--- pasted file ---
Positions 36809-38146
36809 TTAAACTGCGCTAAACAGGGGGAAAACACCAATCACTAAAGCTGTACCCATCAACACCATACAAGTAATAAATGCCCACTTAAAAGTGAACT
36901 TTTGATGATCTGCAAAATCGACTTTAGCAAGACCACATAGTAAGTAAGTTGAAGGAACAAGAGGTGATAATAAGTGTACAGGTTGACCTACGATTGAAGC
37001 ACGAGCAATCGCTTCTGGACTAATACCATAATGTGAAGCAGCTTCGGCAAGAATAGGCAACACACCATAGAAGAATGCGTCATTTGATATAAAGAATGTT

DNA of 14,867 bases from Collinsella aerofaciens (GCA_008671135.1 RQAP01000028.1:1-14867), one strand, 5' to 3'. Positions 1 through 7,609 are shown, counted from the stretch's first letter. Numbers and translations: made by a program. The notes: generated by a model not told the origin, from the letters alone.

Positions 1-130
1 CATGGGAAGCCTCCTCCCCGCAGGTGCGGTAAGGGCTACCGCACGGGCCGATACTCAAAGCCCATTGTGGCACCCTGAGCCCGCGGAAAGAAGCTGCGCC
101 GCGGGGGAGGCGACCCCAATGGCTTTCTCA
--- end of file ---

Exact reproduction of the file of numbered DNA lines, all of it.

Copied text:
Positions 36809-38146
36809 TTAAACTGCGCTAAACAGGGGGAAAACACCAATCACTAAAGCTGTACCCATCAACACCATACAAGTAATAAATGCCCACTTAAAAGTGAACT
36901 TTTGATGATCTGCAAAATCGACTTTAGCAAGACCACATAGTAAGTAAGTTGAAGGAACAAGAGGTGATAATAAGTGTACAGGTTGACCTACGATTGAAGC
37001 ACGAGCAATCGCTTCTGGACTAATACCATAATGTGAAGCAGCTTCGGCAAGAATAGGCAACACACCATAGAAGAATGCGTCATTTGATATAAAGAATGTT

DNA of 14,867 bases from Collinsella aerofaciens (GCA_008671135.1 RQAP01000028.1:1-14867), one strand, 5' to 3'. Positions 1 through 7,609 are shown, counted from the stretch's first letter. Numbers and translations: made by a program. The notes: generated by a model not told the origin, from the letters alone.

Positions 1-130
1 CATGGGAAGCCTCCTCCCCGCAGGTGCGGTAAGGGCTACCGCACGGGCCGATACTCAAAGCCCATTGTGGCACCCTGAGCCCGCGGAAAGAAGCTGCGCC
101 GCGGGGGAGGCGACCCCAATGGCTTTCTCA